By Marcy Stamper
In another reversal, the U.S. Forest Service plans to close roads in the Okanogan-Wenatchee National Forest that had been opened to wheeled all-terrain vehicles (ATVs) for the past few months, according to Karl Forsgaard, president of the Alpine Lakes Protection Society.
The Forest Service opened 350 miles of roads to ATVs in all seven ranger districts in the forest at the end of June.
Forsgaard was one of a group of representatives of environmental organizations, ATV rider groups, county road departments and the governor’s office who participated in a conference call on Friday (Sept. 25) with Jason Kuiken, the deputy forest supervisor for the Okanogan-Wenatchee National Forest.
“Recently there have been developments regarding the WATV [wheeled ATV] routes that we would like to share with all of you who have been involved throughout the process,” wrote Kuiken in the email notifying the parties about the phone meeting.
In the conference call, Kuiken explained that they need to evaluate the new ATV routes under the National Environmental Policy Act before the Forest Service can change which vehicles are allowed to travel on the roads, said Forsgaard. Before June, ATVs had not been permitted to use these roads.
The Forest Service is still working on a press release explaining the ATV developments, according to Cathy Dowd, public affairs officer with the Okanogan-Wenatchee National Forest.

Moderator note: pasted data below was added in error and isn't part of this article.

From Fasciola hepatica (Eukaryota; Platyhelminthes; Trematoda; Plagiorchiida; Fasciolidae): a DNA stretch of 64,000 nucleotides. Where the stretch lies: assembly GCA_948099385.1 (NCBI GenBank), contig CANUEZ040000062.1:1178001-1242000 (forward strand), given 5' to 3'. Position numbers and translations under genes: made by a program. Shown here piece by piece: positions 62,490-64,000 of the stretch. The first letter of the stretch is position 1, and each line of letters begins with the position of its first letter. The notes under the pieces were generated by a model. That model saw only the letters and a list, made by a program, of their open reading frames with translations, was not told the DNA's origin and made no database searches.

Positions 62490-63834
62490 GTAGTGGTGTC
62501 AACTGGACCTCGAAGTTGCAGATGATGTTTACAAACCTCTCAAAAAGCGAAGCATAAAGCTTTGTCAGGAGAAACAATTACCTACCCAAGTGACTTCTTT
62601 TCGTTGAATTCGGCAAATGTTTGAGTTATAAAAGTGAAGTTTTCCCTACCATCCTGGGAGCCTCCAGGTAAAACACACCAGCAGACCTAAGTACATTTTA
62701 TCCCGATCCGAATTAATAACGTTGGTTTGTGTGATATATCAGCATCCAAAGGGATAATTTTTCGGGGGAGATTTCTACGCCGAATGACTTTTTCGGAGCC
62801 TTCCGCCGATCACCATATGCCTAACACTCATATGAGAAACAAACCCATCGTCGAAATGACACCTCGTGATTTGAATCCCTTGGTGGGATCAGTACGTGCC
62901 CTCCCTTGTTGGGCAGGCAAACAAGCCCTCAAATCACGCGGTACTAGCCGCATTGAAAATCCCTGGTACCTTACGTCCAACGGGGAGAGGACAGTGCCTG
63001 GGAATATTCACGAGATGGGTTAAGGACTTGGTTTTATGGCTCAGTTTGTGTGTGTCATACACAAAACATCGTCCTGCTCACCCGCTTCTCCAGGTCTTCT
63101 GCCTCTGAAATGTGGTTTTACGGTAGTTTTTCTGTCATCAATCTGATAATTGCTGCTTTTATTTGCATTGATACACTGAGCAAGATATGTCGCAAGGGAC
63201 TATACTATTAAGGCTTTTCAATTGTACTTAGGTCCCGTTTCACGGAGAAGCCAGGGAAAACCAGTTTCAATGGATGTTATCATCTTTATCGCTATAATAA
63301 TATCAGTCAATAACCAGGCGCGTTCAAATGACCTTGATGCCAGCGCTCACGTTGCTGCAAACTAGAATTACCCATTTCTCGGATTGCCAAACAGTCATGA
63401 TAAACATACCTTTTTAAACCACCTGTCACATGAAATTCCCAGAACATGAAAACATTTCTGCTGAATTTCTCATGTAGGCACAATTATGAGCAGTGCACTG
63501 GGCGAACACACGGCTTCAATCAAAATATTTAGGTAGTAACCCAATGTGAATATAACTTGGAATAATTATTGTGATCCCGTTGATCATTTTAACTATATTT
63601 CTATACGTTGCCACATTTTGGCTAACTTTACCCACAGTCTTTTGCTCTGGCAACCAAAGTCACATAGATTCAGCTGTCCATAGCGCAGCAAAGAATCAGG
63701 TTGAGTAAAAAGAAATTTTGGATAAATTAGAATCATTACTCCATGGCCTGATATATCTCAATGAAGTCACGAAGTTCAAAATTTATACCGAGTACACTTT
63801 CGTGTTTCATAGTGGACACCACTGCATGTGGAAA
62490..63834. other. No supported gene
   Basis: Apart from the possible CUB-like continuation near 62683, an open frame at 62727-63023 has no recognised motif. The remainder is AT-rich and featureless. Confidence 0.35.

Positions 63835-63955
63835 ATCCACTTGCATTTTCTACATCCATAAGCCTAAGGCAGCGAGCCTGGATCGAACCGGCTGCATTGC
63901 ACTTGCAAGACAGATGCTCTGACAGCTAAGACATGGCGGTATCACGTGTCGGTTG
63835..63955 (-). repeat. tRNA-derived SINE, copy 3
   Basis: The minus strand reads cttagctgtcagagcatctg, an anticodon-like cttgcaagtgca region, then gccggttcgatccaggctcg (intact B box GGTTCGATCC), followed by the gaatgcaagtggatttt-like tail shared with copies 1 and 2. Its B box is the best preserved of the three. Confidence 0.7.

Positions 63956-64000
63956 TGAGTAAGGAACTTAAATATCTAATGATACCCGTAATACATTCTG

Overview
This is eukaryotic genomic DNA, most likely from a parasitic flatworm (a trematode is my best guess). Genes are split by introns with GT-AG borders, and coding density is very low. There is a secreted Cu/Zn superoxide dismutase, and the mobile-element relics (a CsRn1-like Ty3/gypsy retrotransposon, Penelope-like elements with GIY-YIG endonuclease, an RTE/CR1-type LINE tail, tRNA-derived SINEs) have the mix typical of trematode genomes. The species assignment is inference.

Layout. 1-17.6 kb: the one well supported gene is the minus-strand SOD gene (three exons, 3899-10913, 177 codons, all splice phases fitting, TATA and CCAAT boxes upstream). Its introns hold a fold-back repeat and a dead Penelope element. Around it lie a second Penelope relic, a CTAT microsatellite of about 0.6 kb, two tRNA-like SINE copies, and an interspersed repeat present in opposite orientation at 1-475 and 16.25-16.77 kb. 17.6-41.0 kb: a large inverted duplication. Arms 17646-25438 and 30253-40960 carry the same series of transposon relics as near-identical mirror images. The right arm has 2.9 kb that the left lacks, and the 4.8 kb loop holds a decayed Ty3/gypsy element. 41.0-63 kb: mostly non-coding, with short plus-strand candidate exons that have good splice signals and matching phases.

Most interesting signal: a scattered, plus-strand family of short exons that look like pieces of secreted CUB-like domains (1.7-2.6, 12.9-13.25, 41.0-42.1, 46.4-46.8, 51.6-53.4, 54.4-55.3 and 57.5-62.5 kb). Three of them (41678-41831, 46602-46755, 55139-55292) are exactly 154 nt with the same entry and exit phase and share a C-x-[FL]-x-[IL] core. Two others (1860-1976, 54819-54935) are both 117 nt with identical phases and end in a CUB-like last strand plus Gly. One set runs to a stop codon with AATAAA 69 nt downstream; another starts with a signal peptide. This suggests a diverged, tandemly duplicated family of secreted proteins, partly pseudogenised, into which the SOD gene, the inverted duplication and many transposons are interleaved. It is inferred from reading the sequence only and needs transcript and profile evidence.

The Okanogan-Wenatchee Forest has been working on its travel management rule for the past decade, which, when complete, will include a detailed map showing all roads and trails open to motorized travel, according to Jennifer Zbyszewski, recreation program manager for the Methow Valley Ranger District. The map will also show the types of vehicles allowed on them.
Forest managers had been hoping to have a draft of the environmental analysis on the travel management changes for public review this fall, but it was delayed because staff had to be diverted to wildfires this summer, according to Forsgaard’s account of the phone conference.
Wheeled ATVs are a special class of ATVs that must have certain safety features, including lights, mirrors, and a special license.
The Alpine Lakes Protection Society was a plaintiff, along with the Kittitas Audubon Society and the Sierra Club, in a lawsuit filed against the Forest Service in June. The lawsuit claimed that the Forest Service failed to follow environmental laws that require public input and an analysis of which roads or trails would be open to any motorized use, including by off-road vehicles and wheeled ATVs.
Kuiken did not mention the lawsuit in his remarks during last week’s conference call, said Forsgaard.